Peloton (PTON) reacted angrily to the findings of a U.S. Consumer Product Safety Commission (CPSC) in April. The commission warned users to stop using Peloton’s treadmill, the Tread+, after the death of a child in an incident involving the product. There were 38 other incidents of injuries involving the Tread+, the CPSC found.
At the time, Peloton issued a feisty retort, but now the company has performed an about-face and has sent out recalls for not only the Tread+ but its other treadmill, the Tread, too. The former, due to children and pets being at risk from getting sucked underneath, and the latter from the possibility the touchscreen could detach.
“While the Tread+ recall was not entirely unexpected,” said Raymond James analyst Aaron Kessler, “The newly announced Tread recall was unexpected.”
Peloton has apologized for its earlier reaction and has said it will provide customers a full refund or “other qualified remedy.” Kessler calls Peloton’s initial refute of the CPSC claims “misguided.” The analyst also believes the recalls “likely call into question Peloton’s hardware quality control efforts.”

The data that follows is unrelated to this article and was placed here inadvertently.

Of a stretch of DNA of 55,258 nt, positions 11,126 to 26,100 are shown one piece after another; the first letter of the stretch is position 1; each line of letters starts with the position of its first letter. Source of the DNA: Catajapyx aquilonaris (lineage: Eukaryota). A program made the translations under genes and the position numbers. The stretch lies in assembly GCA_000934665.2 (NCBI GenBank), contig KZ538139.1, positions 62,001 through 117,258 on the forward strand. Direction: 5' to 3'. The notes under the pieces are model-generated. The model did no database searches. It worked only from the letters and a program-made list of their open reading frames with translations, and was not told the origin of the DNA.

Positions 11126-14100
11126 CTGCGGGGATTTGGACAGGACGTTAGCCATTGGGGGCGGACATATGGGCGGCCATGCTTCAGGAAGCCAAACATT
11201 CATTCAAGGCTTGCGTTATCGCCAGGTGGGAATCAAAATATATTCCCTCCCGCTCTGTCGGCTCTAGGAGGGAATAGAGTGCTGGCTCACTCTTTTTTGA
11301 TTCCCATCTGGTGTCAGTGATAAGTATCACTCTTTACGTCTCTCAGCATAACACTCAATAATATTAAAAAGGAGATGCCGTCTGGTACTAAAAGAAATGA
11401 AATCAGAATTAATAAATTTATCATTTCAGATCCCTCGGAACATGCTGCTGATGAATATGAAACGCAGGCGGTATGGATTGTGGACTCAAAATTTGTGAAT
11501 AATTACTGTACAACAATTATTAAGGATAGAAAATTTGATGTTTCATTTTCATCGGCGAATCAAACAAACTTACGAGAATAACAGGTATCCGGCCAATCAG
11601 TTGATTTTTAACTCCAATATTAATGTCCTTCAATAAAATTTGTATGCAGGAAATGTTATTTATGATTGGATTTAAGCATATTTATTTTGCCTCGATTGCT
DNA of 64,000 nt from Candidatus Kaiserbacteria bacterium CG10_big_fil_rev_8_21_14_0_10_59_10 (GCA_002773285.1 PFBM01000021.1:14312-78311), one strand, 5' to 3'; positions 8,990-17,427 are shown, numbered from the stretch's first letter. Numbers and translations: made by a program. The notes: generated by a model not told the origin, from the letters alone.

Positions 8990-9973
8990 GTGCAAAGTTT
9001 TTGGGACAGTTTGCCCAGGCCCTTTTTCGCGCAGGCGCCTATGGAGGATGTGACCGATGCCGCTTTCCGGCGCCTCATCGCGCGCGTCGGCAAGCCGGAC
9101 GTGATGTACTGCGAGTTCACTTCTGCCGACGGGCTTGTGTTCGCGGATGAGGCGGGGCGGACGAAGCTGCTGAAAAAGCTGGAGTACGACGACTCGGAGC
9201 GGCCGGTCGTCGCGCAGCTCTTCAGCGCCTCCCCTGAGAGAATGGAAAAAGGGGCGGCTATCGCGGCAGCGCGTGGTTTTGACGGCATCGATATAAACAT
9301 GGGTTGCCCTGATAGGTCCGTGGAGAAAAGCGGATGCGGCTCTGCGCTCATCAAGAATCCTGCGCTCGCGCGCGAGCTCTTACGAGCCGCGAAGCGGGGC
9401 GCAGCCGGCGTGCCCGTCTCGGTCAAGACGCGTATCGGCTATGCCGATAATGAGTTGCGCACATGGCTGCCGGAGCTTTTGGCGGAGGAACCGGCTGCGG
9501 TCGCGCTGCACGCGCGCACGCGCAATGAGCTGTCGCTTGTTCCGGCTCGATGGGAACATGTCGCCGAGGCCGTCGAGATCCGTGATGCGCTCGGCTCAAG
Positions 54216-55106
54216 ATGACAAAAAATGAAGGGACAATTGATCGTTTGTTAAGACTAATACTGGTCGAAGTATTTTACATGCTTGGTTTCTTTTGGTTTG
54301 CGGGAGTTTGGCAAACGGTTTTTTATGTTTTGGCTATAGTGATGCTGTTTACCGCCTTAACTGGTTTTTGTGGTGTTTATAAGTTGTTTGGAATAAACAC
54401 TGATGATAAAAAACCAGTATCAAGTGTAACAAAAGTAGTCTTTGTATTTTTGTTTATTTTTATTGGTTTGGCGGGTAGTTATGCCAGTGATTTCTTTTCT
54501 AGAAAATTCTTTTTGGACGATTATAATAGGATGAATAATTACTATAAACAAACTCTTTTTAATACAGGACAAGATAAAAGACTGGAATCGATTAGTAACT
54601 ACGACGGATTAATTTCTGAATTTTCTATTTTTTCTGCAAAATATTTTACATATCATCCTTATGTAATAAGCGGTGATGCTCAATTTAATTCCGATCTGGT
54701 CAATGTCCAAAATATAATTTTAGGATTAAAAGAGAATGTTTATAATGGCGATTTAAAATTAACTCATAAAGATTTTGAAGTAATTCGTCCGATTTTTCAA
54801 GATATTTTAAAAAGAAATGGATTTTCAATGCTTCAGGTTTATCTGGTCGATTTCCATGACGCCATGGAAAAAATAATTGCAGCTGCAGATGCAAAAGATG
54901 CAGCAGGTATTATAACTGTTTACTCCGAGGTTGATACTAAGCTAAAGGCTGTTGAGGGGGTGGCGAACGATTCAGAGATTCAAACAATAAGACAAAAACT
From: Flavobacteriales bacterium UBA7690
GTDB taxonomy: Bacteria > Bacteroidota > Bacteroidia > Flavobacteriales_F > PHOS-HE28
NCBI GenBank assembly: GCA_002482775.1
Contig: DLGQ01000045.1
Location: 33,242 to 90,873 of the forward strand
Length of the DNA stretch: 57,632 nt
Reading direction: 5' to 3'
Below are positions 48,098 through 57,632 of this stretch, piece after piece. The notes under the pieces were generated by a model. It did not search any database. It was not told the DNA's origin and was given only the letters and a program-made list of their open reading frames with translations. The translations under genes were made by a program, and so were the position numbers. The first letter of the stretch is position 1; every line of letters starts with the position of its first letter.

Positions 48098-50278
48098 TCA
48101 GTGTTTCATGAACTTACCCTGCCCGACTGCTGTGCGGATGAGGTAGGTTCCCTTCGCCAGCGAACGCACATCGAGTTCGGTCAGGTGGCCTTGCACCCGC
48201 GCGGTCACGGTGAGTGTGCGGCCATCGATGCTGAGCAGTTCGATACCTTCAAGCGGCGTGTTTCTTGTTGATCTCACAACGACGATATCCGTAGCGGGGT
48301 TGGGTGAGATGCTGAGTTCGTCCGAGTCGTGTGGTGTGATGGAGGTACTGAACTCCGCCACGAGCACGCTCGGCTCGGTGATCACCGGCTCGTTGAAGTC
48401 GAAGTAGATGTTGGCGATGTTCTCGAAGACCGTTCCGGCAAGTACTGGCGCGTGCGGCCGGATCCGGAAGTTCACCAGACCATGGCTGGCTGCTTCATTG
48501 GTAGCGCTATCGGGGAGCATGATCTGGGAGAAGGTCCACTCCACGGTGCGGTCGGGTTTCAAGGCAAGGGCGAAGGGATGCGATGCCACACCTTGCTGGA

That said, Kessler thinks Peloton can “remedy” both Tread issues and along with expecting “generally solid results” when the company reports March quarter earnings today (Thu, May 6 AMC), sees several reasons to remain upbeat about its prospects.
These include, “1) large market opportunity that is accelerating and expanding due to COVID-19; 2) Peloton pioneered the connected fitness market, and investments in products, content, brand, and community provide competitive moats; 3) attractive unit economics including falling customer acquisition costs and low churn; 4) we expect 20% plus LT EBITDA margins through operating efficiencies and marketing leverage.”
However, while positive long-term and noting the risk-reward is becoming more favorable, given the “Tread related near-term headwinds and possible softening of demand trends as social distancing measures ease,” Kessler stays on the sidelines for now with a Market Perform (i.e., Hold) rating. The 5-star analyst has no fixed price target in mind for the shares. (To watch Kessler’s track record, click here)
So, that’s Raymond James’ view, what does the rest of the Street make of the latest PTON developments? The outlook remains upbeat. The stock boasts 13 Buys and 5 Holds, culminating in a Moderate Buy consensus rating. What’s more, the average price target is a bullish one; at $157.75, the forecast is for one-year upside of 91%. (See Peloton stock analysis on TipRanks)
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Disclaimer: The opinions expressed in this article are solely those of the featured analyst. The content is intended to be used for informational purposes only. It is very important to do your own analysis before making any investment.